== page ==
Tag – A children’s game of at least two players. One player is ‘It’, and continues to be ‘It’ until they tag another player, upon which they announce ‘Tag, you’re it’, and another round of play begins. Tag may involve a safe area (a ‘base’), or it may not. Related to the more elaborate game Hide and Seek, which gives the player who is ‘It’ a handicap by allowing the other players to hide, and requiring the player who is ‘It’ to find them and tag them. The Hide and Seek variant requires a base.

Konpira fune fune – A Japanese drinking game. Two players sit across from one another at a table, with a small box, overturned cup or other small object placed in the middle of the table. To the gradually increasing beat of music (played live and for the express purpose of playing Konpira), the two players take turns interacting with the item. The players may slap the top of the object, or take the object. If the object has been taken, then the second player must place their fist on the table instead of tapping the object. The object may be replaced or taken at any time, and the player’s partner must respond properly. Play continues until a player makes an error (slapping the empty table, placing their fist on top of the object, or losing the beat of the song), or until the end of the song. The losing player must drink. Popular at ‘ozashiki’ parties (parties with geisha entertainers; geisha often provide the music for the game as well).

Improv games – Most improv games have different rules, but the purpose of the rules are simply to provide a starting point for a scene; there is no requirement, for instance, that a scene that starts out as a ‘sit stand kneel’ game (one player must sit, another must stand, and another must kneel; should any character change position, the other two must as well, and all must settle into sitting, standing, and kneeling again) must remain a game of that type; the scene could be continued again at a later time outside of the original context (and is encouraged). Arguably, the only rule of Improvisation is ‘always say yes’, meaning ‘accept everything that is brought to the stage’, with all of the other rules and structures merely meant as starting points for independent scenes and characters.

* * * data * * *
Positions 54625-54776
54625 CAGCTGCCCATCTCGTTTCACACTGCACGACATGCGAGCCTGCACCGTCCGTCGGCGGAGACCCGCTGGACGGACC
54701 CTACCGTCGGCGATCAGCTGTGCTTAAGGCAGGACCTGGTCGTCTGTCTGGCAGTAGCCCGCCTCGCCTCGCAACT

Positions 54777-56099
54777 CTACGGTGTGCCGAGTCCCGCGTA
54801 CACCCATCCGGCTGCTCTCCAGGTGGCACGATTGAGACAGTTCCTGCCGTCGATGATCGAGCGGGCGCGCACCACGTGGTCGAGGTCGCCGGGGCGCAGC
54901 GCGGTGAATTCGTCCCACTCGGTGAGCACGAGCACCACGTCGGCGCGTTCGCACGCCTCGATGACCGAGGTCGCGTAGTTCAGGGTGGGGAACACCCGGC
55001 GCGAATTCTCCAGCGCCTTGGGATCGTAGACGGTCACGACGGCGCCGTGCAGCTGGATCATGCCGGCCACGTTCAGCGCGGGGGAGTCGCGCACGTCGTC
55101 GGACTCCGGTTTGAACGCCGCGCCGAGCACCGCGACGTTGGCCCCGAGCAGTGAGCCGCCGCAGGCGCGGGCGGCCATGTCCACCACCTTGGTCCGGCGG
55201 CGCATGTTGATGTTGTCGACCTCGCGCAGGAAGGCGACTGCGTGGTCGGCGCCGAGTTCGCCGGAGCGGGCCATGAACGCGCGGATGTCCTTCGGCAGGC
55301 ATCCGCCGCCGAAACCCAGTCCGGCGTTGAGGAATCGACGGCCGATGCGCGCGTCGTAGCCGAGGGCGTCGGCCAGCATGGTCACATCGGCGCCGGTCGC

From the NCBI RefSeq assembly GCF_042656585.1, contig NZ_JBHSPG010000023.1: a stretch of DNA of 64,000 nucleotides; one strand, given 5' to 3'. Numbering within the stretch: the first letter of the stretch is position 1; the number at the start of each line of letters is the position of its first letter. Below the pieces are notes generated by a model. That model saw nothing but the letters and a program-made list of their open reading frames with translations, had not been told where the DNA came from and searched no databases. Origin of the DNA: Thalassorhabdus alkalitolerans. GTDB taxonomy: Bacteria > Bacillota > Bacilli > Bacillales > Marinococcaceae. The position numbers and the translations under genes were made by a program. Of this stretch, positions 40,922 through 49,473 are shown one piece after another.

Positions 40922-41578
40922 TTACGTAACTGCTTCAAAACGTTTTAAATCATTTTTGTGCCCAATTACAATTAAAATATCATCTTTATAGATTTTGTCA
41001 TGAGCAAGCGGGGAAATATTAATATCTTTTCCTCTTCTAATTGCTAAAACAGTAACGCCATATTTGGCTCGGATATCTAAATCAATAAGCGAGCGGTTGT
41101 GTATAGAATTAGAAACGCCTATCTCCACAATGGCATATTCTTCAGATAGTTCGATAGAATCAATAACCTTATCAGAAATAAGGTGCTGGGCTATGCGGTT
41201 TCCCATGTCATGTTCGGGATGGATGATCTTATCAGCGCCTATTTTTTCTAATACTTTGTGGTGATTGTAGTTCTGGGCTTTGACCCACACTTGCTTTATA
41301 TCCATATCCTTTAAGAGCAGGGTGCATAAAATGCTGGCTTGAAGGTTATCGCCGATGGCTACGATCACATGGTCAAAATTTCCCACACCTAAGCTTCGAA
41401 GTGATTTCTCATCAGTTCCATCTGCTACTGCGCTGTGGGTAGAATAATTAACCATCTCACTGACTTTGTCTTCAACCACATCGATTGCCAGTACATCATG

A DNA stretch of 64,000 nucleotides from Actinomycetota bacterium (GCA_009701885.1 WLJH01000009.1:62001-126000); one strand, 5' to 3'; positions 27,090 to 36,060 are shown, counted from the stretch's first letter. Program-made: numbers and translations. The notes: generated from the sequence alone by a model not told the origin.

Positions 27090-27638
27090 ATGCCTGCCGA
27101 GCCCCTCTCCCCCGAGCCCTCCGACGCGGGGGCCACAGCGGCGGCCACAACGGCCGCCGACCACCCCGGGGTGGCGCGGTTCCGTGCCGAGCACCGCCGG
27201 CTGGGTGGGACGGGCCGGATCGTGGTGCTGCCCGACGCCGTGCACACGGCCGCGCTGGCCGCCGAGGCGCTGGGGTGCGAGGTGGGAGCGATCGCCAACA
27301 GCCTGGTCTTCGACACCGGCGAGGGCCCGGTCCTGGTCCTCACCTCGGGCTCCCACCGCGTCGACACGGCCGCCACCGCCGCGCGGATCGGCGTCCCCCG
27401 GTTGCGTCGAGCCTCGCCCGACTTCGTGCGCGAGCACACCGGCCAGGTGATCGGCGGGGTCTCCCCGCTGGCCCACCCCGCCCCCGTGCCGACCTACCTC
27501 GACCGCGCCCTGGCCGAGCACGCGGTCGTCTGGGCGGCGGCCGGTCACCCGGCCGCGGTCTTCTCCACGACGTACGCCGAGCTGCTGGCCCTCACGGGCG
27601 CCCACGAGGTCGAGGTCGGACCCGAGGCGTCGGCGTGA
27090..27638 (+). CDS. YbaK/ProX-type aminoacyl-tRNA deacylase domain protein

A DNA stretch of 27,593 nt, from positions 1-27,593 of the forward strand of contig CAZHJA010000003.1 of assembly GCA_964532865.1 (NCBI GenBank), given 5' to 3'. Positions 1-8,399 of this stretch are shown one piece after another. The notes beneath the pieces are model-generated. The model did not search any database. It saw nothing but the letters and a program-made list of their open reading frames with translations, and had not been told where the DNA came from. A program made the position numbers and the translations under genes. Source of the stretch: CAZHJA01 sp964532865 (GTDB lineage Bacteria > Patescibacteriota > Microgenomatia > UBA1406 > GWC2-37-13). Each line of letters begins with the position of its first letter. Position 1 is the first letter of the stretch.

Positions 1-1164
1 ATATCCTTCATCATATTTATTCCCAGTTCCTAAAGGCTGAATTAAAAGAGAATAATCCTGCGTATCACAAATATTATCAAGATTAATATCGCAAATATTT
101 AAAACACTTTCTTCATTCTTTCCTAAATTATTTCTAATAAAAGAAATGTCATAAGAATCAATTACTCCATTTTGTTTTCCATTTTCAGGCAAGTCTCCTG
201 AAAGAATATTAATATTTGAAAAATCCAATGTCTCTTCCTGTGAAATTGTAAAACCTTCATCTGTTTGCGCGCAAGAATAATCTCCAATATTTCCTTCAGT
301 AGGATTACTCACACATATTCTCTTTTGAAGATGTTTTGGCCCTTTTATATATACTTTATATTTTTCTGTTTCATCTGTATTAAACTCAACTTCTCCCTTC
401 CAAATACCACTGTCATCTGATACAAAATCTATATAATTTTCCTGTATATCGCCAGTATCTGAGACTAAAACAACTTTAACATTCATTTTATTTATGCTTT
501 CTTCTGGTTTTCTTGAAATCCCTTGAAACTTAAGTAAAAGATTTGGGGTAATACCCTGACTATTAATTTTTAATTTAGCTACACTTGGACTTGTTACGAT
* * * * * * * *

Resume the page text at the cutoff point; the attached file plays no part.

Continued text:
Game that could go either way: D&D 3.5

Though there are a massive number of rulebooks for D&D 3.5 (my records indicate at least 45 rulebooks (not counting pre-written adventures, which often come with their own unique setting rules), and almost all of the 3.0 books can be used in 3.5 games, as well; the rules changes between them were minimal), the game is not necessarily dictated by the rules. The fact that the game is arbited by a Dungeon Master means that the rules apply only to the extent that the DM decides they apply. Rules can be applied in different ways (i.e. some DMs may apply magic as an attack, requiring the player to roll their magic casting rather than have the enemy roll against the spell, some DMs may use different dice to roll different elements, such as initiative, etc.) or ignored entirely (most DMs will only use, for instance, the Dungeon Master’s Guide 1 in their play, ignoring the other 44 books and their highly specialized rules), or will make up entirely new rules (penalties for time spent out of character, penalties for ‘metagaming’, story rewards, granting extra experience for landing the killing blow, etc.). The rulebooks for D&D are really more like guidelines to facilitate independant play. And since the story is in the hands of the players (at least with a good DM), there is no restriction on where they may go or what they may do. While the rules are useful for determining things such as order of combat, they are also free to be used flexibly or not at all. It is a rare player who keeps track of how many arrows are in his archer’s quiver, or how many spell components his wizard has before going into battle. Players’ free interaction with the DM leads to a reduction of the importance of rules. If you can convince the DM that your character should have Darkvision because he was raised by Drow, but not have the Drow penalty of being blinded by sunlight, then the DM is free to give you whatever they deem appropriate. The DM may ask that you forefeit something in return, but they may not if you manage to butter them up right. The rules only apply if the players and the DM remember to apply them.